Whitney Houston's death unleashes mourning, produces questions
As the Grammys prepared for a special tribute to Whitney Houston on Sunday evening, investigators sought to determine the cause of the pop star's death at age 48 in a room at the Beverly Hilton Hotel on Saturday.
Beverly Hills police said there was no indication of foul play but also said it was too early to say whether she died of natural causes.
Houston had drug and alcohol problems for years, and last May her spokeswoman said she was going back into rehab.
The Times reported that days before her death, she had been acting strangely, skipping around a ballroom and reportedly doing handstands near the hotel pool. According to The Times' Gerrick D. Kennedy, Houston greeted people with a warm smile but appeared disheveled in mismatched clothes and hair that was dripping wet.
Police said that so far they do not have evidence that drugs played a role in Houston's death.
After news of her passing, fans flocked to the hotel, some leaving flowers and tributes.
On Sunday morning, a bleary-eyed Ray J was briefly inside the lobby of the Beverly Hilton surrounded by three companions.
The musical artist, who reportedly had been dating Houston on and off, had his hood on, and was being consoled by others.
"Whitney dead," he repeated multiple times, as one friend grabbed him by the shoulders. "Whitney dead. We all gotta live with that."
[Updated at 9:55 a.m. A little later, Ray J left the hotel in the passenger seat of a red Ferrari.]
The L.A. County coroner's office and the Beverly Hills Police Department are investigating the case. The coroner's office said Sunday morning that an autopsy was expected within the next 24 hours.
Paramedics performed CPR for about 20 minutes before the pop star was declared dead. The Beverly Hills Fire Department said it was called to the hotel about 3:30 p.m. and Houston was pronounced dead at 3:55 p.m.
Houston's death cast a shadow over Sunday's Grammy Awards and brought tributes to the singer from around the world.
Grammys executive producer Ken Ehrlich and his team were scrambling Saturday night to find a poignant and proper way to mark her passing, and their plan was to have Jennifer Hudson perform a "respectful musical tribute" on the CBS broadcast on Sunday night.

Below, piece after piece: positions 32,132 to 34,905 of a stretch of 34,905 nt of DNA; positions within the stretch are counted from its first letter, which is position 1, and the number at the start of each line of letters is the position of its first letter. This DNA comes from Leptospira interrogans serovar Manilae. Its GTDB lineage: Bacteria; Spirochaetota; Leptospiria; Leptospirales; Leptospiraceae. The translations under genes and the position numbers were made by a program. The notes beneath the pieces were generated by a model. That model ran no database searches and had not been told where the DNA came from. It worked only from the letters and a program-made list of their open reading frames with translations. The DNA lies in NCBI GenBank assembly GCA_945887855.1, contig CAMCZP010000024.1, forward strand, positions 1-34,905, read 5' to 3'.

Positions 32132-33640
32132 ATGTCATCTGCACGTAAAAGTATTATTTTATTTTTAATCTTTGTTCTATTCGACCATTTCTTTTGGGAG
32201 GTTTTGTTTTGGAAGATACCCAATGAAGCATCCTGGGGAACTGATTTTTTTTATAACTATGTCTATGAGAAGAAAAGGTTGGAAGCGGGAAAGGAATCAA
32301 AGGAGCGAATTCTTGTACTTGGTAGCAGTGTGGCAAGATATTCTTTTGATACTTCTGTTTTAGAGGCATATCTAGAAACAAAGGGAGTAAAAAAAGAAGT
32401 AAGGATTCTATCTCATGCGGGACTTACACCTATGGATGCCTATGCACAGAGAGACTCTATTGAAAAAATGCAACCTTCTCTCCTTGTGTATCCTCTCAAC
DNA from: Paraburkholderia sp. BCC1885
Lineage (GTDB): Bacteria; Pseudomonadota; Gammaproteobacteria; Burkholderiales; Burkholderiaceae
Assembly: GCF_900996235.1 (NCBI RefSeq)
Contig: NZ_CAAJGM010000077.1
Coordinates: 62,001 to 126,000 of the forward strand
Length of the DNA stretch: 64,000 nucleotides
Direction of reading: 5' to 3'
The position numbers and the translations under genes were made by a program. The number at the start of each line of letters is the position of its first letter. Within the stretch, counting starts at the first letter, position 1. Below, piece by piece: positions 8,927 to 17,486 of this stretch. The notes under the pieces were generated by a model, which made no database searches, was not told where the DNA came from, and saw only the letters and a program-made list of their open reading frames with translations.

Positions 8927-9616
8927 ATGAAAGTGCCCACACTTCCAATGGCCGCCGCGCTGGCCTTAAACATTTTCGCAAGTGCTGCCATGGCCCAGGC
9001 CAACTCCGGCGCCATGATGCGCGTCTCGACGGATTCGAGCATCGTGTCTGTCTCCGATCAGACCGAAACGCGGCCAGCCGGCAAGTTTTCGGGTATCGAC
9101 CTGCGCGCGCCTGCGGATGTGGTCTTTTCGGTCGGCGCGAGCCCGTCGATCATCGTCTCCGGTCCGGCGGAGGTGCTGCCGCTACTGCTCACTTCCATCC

"It's too fresh in everyone's memory to do more at this time, but we would be remiss if we didn't recognize Whitney's remarkable contribution to music fans in general, and in particular her close ties with the Grammy telecast and her Grammy wins and nominations over the years," said Ehrlich, a key figure in the Grammys since the early 1980s.
Houston had been planning to attend music industry titan Clive Davis’ annual pre-Grammys party Saturday night at the Beverly Hilton.
Late Saturday, Davis told those assembled at the party that he had a "heavy heart" and was "personally devastated" by Houston's death, but "simply put, Whitney would have wanted the music to go on, and her family has asked for us to carry on."
It's unclear how long the investigation of Houston's death will take.
In other cases of high-profile figures dying unexpectedly, the investigations lasted for months and included detailed toxicology tests.
It took nearly three months for the coroner to officially rule on the death of Michael Jackson in 2009. In that case, authorities extensively reviewed the prescription drugs he was taking, interviewed his doctors and examined his medical history. The coroner ultimately determined he died of "acute propofol intoxication."
The coroner's office took about a month to rule that rapper Heavy D's unexpected death last year was caused by a blood clot.
-- Robert Faturechi in Beverly Hills and Andrew Blankstein
Photo: Alicia Keys gives a hug to Clive Davis outside the Beverly Hilton Hotel on Saturday in Beverly Hills. Credit: Mark J. Terrill / Associated Press